A Milton Keynes woman who provided unlicensed immigration advice and engaged in fraud was handed a prison sentence with a suspended prison term.
The Office of the Immigration Services Commissioner (OISC) conducted an investigation into Johanna Loader, 35, who resides on Oberon Way in Oxley Park.
They found that between 31 July 2014 and 12 November 2015, Ms Loader gave immigration advice to advice seekers when she was not qualified to do so.
Ms Loader told one couple that she could arrange a house for them from a local council.
And she informed another victim that she’d submitted an application to stay within the UK but had received a refusal letter from the Home Office and was in the process of appealing.
To a fourth, she said she had submitted housing and passport applications, and these were taking longer than expected.
All these claims were false. She carried out none of this work and because money was paid, the statements were fraudulent, said the OISC.
Loader obtained £11,298 through the frauds, they said.
She pleaded guilty to four counts of providing unregulated immigration advice and services and three of fraud. Her sentencing was yesterday (Tuesday) at Southwark Crown Court and she received a 12-month custodial sentence suspended for two years for each offence, to run concurrently..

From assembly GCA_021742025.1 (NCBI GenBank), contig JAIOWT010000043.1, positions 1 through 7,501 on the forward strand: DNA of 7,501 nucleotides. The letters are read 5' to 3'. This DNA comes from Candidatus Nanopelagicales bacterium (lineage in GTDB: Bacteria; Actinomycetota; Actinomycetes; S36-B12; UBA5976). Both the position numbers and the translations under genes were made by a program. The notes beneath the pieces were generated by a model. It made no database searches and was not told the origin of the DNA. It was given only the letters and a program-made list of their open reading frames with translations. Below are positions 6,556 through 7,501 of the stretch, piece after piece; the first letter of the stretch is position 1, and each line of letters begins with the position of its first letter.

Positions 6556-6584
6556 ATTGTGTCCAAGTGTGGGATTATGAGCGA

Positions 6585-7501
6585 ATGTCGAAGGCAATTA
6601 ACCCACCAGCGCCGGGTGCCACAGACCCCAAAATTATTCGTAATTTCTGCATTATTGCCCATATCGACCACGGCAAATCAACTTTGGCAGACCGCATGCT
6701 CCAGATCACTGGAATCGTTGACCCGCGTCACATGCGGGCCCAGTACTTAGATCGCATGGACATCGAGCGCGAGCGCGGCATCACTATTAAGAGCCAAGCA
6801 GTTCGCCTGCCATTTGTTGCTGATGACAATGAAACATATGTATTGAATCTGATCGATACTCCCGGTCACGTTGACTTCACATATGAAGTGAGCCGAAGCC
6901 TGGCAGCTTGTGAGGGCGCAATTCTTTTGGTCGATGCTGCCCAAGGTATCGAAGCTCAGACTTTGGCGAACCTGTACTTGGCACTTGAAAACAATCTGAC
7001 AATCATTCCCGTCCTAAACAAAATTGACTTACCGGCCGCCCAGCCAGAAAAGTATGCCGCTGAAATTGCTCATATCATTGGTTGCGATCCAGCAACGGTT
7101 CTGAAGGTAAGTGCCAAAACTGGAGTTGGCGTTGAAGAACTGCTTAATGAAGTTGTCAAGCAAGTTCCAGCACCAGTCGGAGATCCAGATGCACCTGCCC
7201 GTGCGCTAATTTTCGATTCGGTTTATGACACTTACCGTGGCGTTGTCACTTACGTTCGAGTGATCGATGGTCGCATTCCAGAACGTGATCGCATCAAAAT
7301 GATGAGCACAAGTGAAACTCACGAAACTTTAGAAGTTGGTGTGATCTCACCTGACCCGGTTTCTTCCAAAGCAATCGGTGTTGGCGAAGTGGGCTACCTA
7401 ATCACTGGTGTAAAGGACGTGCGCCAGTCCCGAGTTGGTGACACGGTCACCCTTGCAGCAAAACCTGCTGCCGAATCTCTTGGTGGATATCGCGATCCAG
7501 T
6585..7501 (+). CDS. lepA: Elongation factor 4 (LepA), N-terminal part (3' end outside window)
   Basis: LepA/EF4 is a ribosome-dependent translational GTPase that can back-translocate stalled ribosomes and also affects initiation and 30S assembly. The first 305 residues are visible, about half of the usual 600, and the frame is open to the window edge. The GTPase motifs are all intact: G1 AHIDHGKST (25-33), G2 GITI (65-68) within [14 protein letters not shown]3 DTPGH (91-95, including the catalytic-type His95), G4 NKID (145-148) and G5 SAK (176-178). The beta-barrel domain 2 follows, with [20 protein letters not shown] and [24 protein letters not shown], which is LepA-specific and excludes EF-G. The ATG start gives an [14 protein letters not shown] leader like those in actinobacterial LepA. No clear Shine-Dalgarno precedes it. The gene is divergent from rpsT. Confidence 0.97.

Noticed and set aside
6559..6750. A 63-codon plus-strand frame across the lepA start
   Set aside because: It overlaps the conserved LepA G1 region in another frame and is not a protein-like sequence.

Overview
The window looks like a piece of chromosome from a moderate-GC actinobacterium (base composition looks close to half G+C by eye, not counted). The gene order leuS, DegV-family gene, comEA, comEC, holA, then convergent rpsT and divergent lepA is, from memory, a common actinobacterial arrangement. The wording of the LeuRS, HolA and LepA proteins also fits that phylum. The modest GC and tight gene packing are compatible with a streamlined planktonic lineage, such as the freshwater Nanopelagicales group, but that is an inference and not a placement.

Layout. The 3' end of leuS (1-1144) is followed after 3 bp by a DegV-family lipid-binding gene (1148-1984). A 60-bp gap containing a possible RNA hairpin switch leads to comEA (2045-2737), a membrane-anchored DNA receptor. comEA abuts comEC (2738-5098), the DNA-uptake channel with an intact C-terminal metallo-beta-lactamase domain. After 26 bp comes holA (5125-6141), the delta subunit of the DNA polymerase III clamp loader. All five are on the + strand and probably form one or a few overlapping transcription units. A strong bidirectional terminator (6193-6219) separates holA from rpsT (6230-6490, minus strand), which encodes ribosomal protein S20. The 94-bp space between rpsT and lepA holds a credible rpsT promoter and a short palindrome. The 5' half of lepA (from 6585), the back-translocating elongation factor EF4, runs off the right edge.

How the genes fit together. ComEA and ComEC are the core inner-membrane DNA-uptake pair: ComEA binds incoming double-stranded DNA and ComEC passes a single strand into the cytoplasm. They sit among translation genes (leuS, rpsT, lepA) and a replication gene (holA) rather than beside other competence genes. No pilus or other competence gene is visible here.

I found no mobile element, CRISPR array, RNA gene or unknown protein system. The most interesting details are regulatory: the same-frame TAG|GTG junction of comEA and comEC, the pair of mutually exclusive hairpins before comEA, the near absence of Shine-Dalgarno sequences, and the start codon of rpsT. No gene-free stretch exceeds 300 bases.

She was also given a rehabilitation requirement of 15 days but there was no order as to costs or compensation.
HHJ Recorder Chawla KC told her: “You held yourself out as being qualified to provide advice and to make representations on behalf of a number of people, and you took, and I make no bones about this, quite cynical advantage of vulnerable people relying on you to provide help and were willing to pay quite a significant amount of money for that help.
“I am not prepared to accept that was an opportunist event but one that you repeated on a number of occasions, all for the simple reason for making money dishonestly.”
OISC Immigration Services Commissioner, John Tuckett, said after the case: “Ms Loader’s crimes had a serious effect on her victims charging them thousands of pounds in so-called ‘fees’ for work they thought she was undertaking. The severity of the sentence sends its own message as to how seriously such crimes are seen by the Courts.
“The OISC will continue to investigate and prosecute those who break the law by providing immigration advice when they are not qualified to do so.
“This case highlights the need for people seeking immigration advice to check before handing over any monies, whether their advisor is fully qualified and registered to provide that advice. The OISC website has an Adviser Finder facility where qualified immigration advisors can be identified”.
OISC was established under the Immigration and Asylum Act 1999 and is the body responsible for regulating the provision of immigration advice and services in the UK. Providing immigration advice and services when not qualified or supervised is an offence under section 91 of the Act.